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Shelby Bottoms Greenway and Nature Park,
and
Shelby Park

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Spring and Fall Neotropicals

Nest Box Study

Shelby Bottoms/Shelby Park

Directions/Bird Finding

Area Bird Checklist

Neotropical Fall CountsNeotropical Spring Counts
Wetland pond at Shelby Bottoms.

Photo by Deborah Beazley

View of the wetland pond with the observation tower in the background.

Location: Three miles northeast of downtown Nashville, in a section of the city referred to as East Nashville, along the west side of the Cumberland River, Davidson County, Tennessee.
Physiographic Province:  PIF 14 (Interior Low Plateaus [Central Basin]); BCR 27 (Southeastern Coastal Plain)

Tennessee IBA Site Map - Shelby Bottoms
Geographical Coordinates: 
    Shelby Park--Lat. 361019W  Long. 864347W
Elevation:  384’ to 505’
    423' Shelby Park
Size: 1,110 acres

Description:  Shelby Bottoms Greenway and Nature Park is an 810-acre linear park approximately three miles long and one-half mile wide. Shelby Park marks the southern boundary, a residential area the western edge, the Cumberland River the east side, and Cooper Creek and another residential area define the northern boundary. The landscape is mostly flat alluvial floodplain with small upland areas and is drained by several deep ravines. Approximately 75% of the area is mowed or irregularly mowed fields that had been in agricultural use before the area became a park in 1994. The wooded area includes some upland forest with Shumard, Red, White and Bur oaks as well as hickories, hackberry, and elm. The bottomland habitat includes a variety of oaks and hickories with beech, ash, elm, and Sweetgum. Several large stands of native cane line the ravines. The aquatic features include an old beaver pond/wetland, a small pond/wetland with recent beaver activity (2005) on the north end, a small frog pond, two restored ponds, some natural wetland areas, and the Cumberland River. The Bottoms, which has a north and south entrance with parking areas and orientation signage, includes approximately eight miles of paved multiuse greenway trail and five miles of mulched trails, an observation platform, and river overlooks.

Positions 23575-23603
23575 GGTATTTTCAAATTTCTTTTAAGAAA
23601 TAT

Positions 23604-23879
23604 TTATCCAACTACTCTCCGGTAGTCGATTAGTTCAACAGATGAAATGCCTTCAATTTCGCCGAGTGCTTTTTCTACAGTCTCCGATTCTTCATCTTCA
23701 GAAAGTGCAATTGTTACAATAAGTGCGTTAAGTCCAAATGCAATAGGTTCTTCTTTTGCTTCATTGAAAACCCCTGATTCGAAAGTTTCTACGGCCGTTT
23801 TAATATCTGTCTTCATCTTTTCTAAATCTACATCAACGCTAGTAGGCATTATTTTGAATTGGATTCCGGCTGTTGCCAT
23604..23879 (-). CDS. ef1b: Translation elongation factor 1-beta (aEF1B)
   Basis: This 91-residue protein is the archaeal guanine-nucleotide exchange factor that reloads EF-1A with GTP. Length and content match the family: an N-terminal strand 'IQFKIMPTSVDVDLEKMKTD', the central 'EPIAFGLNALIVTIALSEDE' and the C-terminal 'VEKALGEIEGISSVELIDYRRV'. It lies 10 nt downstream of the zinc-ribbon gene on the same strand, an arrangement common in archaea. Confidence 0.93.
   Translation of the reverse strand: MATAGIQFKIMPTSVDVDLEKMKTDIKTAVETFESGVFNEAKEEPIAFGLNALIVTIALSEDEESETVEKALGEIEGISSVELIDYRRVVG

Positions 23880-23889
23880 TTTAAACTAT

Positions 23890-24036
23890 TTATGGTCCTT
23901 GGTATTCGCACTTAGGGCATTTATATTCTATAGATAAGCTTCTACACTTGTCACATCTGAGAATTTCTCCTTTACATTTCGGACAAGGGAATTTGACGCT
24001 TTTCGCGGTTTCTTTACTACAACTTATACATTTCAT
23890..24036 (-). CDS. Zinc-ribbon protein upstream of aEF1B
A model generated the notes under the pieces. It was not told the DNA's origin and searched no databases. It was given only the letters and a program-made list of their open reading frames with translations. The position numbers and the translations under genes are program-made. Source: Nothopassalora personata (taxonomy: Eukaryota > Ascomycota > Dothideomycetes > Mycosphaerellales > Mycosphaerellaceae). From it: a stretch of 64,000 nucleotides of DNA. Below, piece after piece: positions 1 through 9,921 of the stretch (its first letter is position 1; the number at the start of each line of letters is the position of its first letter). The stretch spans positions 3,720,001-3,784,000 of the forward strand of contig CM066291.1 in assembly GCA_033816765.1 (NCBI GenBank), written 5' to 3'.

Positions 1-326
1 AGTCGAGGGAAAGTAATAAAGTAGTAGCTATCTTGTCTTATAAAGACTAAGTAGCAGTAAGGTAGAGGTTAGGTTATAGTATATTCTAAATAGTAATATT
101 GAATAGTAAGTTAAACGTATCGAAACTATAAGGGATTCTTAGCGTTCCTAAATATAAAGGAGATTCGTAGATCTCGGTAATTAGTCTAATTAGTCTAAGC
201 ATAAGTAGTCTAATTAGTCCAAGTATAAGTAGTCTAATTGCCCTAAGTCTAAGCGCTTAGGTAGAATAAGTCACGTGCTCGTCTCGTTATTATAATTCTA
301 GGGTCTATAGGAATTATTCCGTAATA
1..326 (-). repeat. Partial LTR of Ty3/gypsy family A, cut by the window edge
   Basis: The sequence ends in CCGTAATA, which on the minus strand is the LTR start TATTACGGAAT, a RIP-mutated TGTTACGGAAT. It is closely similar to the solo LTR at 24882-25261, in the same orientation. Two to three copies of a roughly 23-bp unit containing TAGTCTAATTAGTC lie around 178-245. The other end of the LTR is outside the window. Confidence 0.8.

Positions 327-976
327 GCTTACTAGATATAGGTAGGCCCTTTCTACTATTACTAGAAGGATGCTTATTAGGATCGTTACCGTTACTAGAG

Shelby Park is one of the oldest parks in Nashville. Originally operated as a private amusement park until it went bankrupt in 1903, the Park Board purchased the land in 1909 and opened it to the public on July 4, 1912. This 290-acre park is bound by Shelby Bottoms Greenway and Nature Park, railroad tracks, residential areas, and the Cumberland River. Habitats include a narrow mature deciduous tree-lined river bank, patches of old evergreens, deciduous hills, nature trails, open recreational areas consisting of softball fields, golf course, picnic areas, dog park and parking areas, and Sevier Lake.

IBA Criteria: 3, 4f, 5

Yellow-breasted Chat

Photo by Deborah Beazley

The Yellow-breasted Chat is a common nester in the secondary growth in the Bottoms.

Ornithological Importance:   Lying along the Cumberland River within a major metropolitan city, Nashville, these sites establish a 4.5-mile continuous tract of woodlands along the Cumberland River. It was recognized for its birding attraction, especially during migration, long before it was acquired by the city in 1994. Some 217 species have been recorded. Wetlands and grasslands are two important habitats. Northern Harrier, Sharp-shinned Hawk, Yellow-bellied Sapsucker, and Vesper Sparrow, all Tennessee In Need of Management species, occur annually (1994-2005) (Hickory-Priest CBC; Phillip Casteel, et al.).